Coming back to the two earlier questions, it proves hard turning the mirror towards ourselves and to accept that also we need to build trust with our co-workers to build and fuel our most robust and valuable business connects and relations.

What is trust?

Let’s take a closer look – what makes up trustful work relationships?  Trust is an interpersonal phenomenon. It comes down to three factors that make up trust at the workplace as Karen Sobel Lojeski, NYU professor at Stony Brook and CEO of Virtual Distance International explains:

  • Benevolence  –  our co-workers have your best interest at heart
  • Ability  –  our co-workers have the knowledge and ability to get the job done
  • Integrity  –  our co-workers will do what they promise.

Innovation needs trust
High trust correlates with more successful innovation – why?

When colleagues trust another they open up and share information. Besides the obvious benefit of cross-fertilization that leads to more ideas and creative approaches, by giving away our views and knowledge we become vulnerable as an individual and even more so in a competitive professional environment. This openness comes with a risk to fail that people are only willing to take if failure is acceptable and does not come with repercussions.

Sharing ideas alone is not enough though. Asking thoughtful questions, constructive criticism and mutual support lead to better solutions while curbing hostility and competitiveness. Opening up happens when a task-related conflict will not easily deteriorate into a personal conflict. Innovation within an organization relies on trust among colleagues as a key ingredient that cannot be substituted otherwise.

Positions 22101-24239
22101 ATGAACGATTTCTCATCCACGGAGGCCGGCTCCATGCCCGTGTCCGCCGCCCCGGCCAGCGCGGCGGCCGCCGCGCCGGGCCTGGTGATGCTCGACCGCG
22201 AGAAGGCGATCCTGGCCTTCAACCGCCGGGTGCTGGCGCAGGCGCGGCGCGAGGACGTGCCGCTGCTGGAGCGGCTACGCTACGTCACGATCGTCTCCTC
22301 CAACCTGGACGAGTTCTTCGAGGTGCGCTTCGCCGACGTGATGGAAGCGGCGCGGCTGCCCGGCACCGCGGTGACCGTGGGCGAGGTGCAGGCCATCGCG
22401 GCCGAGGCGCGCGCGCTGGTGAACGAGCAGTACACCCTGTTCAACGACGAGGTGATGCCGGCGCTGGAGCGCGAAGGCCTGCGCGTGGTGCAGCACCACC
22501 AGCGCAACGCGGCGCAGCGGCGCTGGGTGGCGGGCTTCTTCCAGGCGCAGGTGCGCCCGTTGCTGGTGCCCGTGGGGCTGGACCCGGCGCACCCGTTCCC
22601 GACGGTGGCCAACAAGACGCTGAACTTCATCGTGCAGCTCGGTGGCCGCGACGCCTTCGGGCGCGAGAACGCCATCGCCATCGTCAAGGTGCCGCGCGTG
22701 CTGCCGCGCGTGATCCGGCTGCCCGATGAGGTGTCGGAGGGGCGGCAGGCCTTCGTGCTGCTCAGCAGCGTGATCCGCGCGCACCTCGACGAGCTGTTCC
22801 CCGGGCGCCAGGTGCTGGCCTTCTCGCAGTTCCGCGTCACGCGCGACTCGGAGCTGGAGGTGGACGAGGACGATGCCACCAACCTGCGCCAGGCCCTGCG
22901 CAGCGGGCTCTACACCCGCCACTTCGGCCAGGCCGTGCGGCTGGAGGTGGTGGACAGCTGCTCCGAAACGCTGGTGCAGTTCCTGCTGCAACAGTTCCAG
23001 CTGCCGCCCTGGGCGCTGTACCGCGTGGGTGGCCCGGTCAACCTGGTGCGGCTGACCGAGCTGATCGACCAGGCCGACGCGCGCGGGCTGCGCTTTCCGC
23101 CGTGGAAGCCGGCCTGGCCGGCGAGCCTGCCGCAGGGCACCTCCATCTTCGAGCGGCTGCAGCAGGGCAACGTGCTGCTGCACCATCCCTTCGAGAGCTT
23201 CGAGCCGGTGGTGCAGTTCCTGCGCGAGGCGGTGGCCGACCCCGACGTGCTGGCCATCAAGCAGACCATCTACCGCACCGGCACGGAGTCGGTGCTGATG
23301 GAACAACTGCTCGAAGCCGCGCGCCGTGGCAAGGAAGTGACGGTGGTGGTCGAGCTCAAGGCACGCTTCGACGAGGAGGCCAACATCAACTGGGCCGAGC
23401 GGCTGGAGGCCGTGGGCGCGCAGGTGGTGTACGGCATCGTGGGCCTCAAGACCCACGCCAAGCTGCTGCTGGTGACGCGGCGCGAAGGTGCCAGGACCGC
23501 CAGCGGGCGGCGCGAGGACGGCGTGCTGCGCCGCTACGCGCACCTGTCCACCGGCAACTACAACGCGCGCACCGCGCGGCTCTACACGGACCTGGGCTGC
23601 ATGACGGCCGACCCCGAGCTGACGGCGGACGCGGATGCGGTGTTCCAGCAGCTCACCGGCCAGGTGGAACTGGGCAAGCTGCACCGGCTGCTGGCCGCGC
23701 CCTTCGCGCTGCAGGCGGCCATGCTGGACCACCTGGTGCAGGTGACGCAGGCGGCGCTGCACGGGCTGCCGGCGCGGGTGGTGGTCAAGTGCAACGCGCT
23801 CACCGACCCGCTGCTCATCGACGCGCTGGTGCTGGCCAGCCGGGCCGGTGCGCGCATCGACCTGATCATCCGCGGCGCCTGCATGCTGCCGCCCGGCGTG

How we build trust

Trust requires communication and is built most effectively face-to-face with another person, which offers the broadest information channels.  An MIT study found a 47% higher performance in companies that are highly effective communicators.  Team success is consistently tied to robust team communications. (I wonder if this communication-related increase in performance was ever considered by companies focusing on saving cost…)

Customer-facing business knows that no technology today can offer the same quality and trust-building dialog as in person face-to-face.

Thus, travel to meet business partners and team members remains essential at least in the beginning. Traveling more to meet in person is out of the question for organizations who boarded the ‘cost-cutting’ train: it is considered too expensive.  Saving cost here, though, does not pay off over time when it cuts into building trust for good working relationships.

Even more important is trust-building when on-boarding new staff. It is a challenge if most or all work is done remotely by team members who already know and trust each other.  It comes back to human nature that we tend to rely on the same people we worked with before, which puts newcomers at a natural disadvantage.  Here, management must intervene to level the playing field and provide opportunities also for the new staff.